Creator: Laura Hecox, with later contributions by others
Extent: Approximately 500-600 objects
This collection consists of materials related to and collected by Laura Hecox. Laura Hecox was born in Santa Cruz in 1854, the daughter of lighthouse keeper Adna Hecox. Upon his death in 1883, she became the new keeper of the light. Throughout her life she was deeply interested in natural history as well as many other topics. She developed a well-known shell collection, and received specimens and artifacts as gifts and in trade from all over the world. She made her collection available for viewing to lighthouse visitors, and in 1904 she gave a portion of this collection to the City of Santa Cruz. This collection laid the foundation for what would become the Santa Cruz Museum of Natural History. The Laura Hecox collection contains natural history specimens, ethnographic collections from the Americas, Asia and Europe, scrapbooks, souvenirs, and related books.
The Santa Cruz Museum of Natural History, Santa Cruz, CA
The Laura Hecox Collection, The Santa Cruz Museum of Natural History, Santa Cruz, CA
Laura Jane F. Hecox (1854-1919) was the daughter of Adna and Margaret Hecox, who made the trek from Illinois to California overland in 1846. In 1869, Adna Hecox was appointed the first lighthouse keeper in Santa Cruz. His family moved into the lighthouse and young Laura became fascinated by shells and collecting Native American artifacts, minerals, fossils and other such specimens. Over time she gained a reputation for her avocation of collecting natural history specimens and her informal collection at the lighthouse was enjoyed by many visitors. In 1883, upon the death of her father Adna Hecox, Laura Hecox was appointed the new lighthouse keeper by the federal government. She kept this post for 33 years, giving tours of the lighthouse and her collection. Tending the light restricted her ability to travel, so many pieces of her collections were gifts to her from various people. She also corresponded with scientists regarding her specialty, mollusks. Though we have no surviving copies of this correspondence, she had at least two species named in her honor. In 1904 she deeded a portion of her collection to the City of Santa Cruz to open a public museum. It opened in 1905, at the Carnegie funded library in downtown Santa Cruz. Over the years the collection has had several homes, including a move to the Santa Cruz High School in 1917. Laura Hecox never married. She retired as lighthouse keeper in 1917, at the age of 63, and died two years later. The Laura Hecox collection was united with the Humphrey Pilkington Collection in 1932, when these collections and others were housed in the Craft House in Seabright’s Tyrell Park. The museum remained there until 1954, when the Craft House was condemned and the collections moved to the Seabright Branch Library. This is the current home of the Santa Cruz Museum of Natural History, the current steward of the Laura Hecox Collection. Laura Hecox’s story remains an important part of the museum’s identity to this day.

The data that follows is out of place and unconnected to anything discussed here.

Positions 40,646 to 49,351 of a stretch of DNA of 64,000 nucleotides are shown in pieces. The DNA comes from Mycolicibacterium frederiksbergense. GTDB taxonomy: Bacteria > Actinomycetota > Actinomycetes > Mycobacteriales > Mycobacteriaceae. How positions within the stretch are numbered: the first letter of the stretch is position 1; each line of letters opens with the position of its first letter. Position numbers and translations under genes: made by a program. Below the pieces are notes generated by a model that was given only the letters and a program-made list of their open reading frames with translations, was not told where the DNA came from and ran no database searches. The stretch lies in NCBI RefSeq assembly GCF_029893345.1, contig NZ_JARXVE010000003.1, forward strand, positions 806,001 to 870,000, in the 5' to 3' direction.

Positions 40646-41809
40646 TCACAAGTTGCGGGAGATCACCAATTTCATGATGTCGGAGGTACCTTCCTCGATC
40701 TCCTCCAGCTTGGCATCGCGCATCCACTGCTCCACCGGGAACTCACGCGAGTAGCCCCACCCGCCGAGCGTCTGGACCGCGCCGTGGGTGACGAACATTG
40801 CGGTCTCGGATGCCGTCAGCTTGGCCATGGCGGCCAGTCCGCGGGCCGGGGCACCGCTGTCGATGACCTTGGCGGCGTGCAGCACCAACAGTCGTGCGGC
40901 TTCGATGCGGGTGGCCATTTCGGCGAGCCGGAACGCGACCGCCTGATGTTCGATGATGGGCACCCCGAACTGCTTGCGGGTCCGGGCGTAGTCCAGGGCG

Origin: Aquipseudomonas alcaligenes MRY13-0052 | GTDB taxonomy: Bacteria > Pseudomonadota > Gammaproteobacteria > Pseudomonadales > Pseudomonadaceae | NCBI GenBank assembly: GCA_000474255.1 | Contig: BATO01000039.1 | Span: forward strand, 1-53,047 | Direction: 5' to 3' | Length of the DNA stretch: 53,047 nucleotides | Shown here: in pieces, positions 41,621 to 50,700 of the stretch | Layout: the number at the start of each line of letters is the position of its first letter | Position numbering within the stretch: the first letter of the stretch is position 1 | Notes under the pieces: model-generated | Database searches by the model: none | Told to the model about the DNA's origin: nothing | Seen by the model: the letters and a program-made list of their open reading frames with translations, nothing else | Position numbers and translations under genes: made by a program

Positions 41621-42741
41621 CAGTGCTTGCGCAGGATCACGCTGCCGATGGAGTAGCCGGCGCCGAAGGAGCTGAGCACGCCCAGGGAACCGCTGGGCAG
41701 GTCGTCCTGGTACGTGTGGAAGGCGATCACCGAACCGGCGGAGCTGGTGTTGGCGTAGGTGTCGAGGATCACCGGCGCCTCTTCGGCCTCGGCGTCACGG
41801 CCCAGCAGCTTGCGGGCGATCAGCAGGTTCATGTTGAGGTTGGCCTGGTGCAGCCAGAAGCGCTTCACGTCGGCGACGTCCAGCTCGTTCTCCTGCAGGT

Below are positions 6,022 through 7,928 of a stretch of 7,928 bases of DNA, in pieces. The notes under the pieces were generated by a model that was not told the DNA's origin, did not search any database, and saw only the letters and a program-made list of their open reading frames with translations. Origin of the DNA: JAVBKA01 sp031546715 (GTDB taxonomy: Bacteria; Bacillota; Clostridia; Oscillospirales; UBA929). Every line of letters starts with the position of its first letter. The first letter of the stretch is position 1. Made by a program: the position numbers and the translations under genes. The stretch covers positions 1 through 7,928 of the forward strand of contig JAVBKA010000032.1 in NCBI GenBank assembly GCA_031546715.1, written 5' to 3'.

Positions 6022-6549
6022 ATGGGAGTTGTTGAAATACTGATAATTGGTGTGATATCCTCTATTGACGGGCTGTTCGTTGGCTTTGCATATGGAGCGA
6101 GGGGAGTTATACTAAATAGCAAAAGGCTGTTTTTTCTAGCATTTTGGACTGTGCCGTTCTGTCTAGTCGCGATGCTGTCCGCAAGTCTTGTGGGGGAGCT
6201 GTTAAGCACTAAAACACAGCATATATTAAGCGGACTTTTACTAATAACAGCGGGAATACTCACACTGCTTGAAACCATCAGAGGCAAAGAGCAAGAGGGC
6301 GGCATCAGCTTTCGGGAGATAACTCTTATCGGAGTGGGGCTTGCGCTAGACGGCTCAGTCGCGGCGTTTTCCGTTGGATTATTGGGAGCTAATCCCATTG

SERIES I Scope and Content Summary: Series 1 accounts for objects in the original accession documents of Laura Hecox’s gift as it was transferred to the Santa Cruz City Museum in Seabright in the 1930s. It hosts a diverse natural history collection as separated into categories set by Laura herself. It does not include items lost or destroyed between 1904 and the time of transfer.